Wednesday, November 14 , 2018, 7:05 pm | Fair 62º

 
 
 
 

Santa Barbara Council Finds Consensus, But Challenges Loom for City’s General Plan

Tuesday's meeting focused on elements involving issues such as open space and public safety, with bigger discussions await beginning next week

The Santa Barbara City Council continued to wrestle Tuesday with its blueprint for the future, even though it won’t deal with the General Plan’s most controversial elements until the fall.

Land use, housing and circulation will be reviewed Sept. 8 and promise to be challenging topics on which to reach consensus.

Tuesday’s meeting garnered plenty of discussion as well before the council gave its consensus to approve the amendments to elements on open space and recreation, environmental resources, economy and fiscal health, and public services and safety.

An ad hoc subcommittee, made up of Councilmen Frank Hotchkiss, Dale Francisco and Bendy White, has been working on the amendments since last fall and has met 15 times to come up with the changes.

Much of that conversation has revolved around residential densities and design policies, and the subcommittee accepted an offer from the American Institute of Architects to showcase a design charrette to the public, which illustrated what the new densities would look like.

Those models were shown to the public on July 16 and last Saturday, and the results of that showcase will be presented to the City Council on Aug. 2.

Discussion on highway setbacks and a requirement that nonresidential developments install facilities for electric fleets were all part of the amendments discussed Tuesday.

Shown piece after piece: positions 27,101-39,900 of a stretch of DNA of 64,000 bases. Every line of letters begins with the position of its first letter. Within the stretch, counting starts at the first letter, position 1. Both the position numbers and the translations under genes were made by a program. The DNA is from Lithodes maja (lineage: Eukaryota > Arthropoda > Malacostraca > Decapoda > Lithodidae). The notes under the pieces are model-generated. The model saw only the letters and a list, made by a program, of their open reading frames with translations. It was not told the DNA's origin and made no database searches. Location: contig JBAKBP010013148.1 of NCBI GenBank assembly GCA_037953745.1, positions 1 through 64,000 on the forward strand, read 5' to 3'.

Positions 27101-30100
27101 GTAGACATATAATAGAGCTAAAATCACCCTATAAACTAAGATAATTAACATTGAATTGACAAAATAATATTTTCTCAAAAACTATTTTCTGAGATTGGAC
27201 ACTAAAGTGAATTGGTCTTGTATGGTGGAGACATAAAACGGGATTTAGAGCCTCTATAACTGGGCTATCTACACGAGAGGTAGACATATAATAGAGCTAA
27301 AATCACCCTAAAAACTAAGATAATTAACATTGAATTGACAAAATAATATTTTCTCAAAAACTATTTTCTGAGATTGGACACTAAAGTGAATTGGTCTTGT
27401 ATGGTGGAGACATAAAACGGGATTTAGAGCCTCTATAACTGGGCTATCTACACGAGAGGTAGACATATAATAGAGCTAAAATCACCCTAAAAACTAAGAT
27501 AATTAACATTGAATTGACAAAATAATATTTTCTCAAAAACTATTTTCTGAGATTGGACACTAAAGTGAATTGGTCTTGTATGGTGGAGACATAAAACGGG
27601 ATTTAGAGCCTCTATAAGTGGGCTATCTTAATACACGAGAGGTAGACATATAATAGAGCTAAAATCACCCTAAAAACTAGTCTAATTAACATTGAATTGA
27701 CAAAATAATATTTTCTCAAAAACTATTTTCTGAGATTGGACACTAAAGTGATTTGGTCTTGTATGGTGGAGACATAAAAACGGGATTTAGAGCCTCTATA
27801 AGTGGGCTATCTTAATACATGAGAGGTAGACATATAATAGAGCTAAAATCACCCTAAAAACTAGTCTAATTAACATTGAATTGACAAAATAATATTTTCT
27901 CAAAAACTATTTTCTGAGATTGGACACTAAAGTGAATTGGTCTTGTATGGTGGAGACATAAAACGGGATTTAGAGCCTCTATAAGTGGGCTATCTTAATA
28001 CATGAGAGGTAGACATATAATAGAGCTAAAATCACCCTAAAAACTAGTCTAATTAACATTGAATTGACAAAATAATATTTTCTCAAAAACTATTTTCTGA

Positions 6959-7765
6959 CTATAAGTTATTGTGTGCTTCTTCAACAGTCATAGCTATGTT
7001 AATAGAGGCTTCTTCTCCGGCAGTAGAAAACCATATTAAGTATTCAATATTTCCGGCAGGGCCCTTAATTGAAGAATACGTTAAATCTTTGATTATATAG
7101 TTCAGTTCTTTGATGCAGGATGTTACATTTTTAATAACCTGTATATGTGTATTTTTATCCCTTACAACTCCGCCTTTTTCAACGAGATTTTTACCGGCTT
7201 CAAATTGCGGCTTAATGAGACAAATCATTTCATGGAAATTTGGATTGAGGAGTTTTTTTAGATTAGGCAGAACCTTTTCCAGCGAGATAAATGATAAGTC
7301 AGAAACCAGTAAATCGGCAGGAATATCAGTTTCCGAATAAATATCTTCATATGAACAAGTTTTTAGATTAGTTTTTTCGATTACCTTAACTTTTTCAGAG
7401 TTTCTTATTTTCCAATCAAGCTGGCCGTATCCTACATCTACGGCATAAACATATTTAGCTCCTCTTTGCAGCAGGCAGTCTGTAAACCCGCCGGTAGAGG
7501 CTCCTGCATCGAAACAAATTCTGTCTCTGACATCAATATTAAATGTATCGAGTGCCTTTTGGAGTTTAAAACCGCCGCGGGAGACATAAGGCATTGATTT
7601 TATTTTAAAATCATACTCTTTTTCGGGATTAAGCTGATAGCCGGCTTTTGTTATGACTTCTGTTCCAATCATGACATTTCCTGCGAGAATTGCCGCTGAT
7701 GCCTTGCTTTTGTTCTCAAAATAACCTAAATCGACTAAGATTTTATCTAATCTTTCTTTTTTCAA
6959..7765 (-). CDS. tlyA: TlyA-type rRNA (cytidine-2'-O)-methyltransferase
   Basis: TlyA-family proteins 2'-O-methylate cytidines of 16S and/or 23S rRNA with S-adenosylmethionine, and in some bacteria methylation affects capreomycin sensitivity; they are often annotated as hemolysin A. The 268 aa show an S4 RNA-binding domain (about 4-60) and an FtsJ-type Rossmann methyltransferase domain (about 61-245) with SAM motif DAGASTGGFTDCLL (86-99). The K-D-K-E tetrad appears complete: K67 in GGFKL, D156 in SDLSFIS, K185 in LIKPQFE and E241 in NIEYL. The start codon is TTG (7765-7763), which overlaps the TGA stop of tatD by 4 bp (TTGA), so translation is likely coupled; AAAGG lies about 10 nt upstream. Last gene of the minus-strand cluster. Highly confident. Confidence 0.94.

A handful of public speakers weighed in on the changes.

“I come to plead that you look at this document as a plan for the future,” Mickey Flacks said. “I am afraid sometimes that you look at it with the lens of today and sometimes even yesterday, and that defeats the whole point.”

Among the changes she noted was the requirement that nonresidential developments install facilities for electric fleets. Electric vehicles are the future, she said, encouraging the City Council to embrace the charging stations.

Sheila Lodge said she was concerned about requiring solar panels in historic zones.

“I think it should be left as it is, on a case by case basis,” she said. Solar panels were permitted on the new mixed-use project slated for the former Vons lot at Victoria and Chapala streets, “so it can be done,” she said, adding that it shouldn’t be a General Plan requirement.

Other concerns raised by the public included the protection of a dune area habitat near East Beach, as well as the 250-foot highway setbacks called for in the amendments.

Francisco, a member of the subcommittee, said the group worked to find compromise.

“We literally have gone through every piece of this,” he said, noting that the public added a lot to the discussion.

That there is much discussion to come wasn’t lost on White.

“Obviously we’ve set aside the biggest issues,” he said, adding that Tuesday’s issues were “peripherals.”

The next meeting on the issue will take place Aug. 2, when the council will receive a report on the design charrettes from city staff.

Noozhawk staff writer Lara Cooper can be reached at .(JavaScript must be enabled to view this email address). Follow Noozhawk on Twitter: @noozhawk or @NoozhawkNews.

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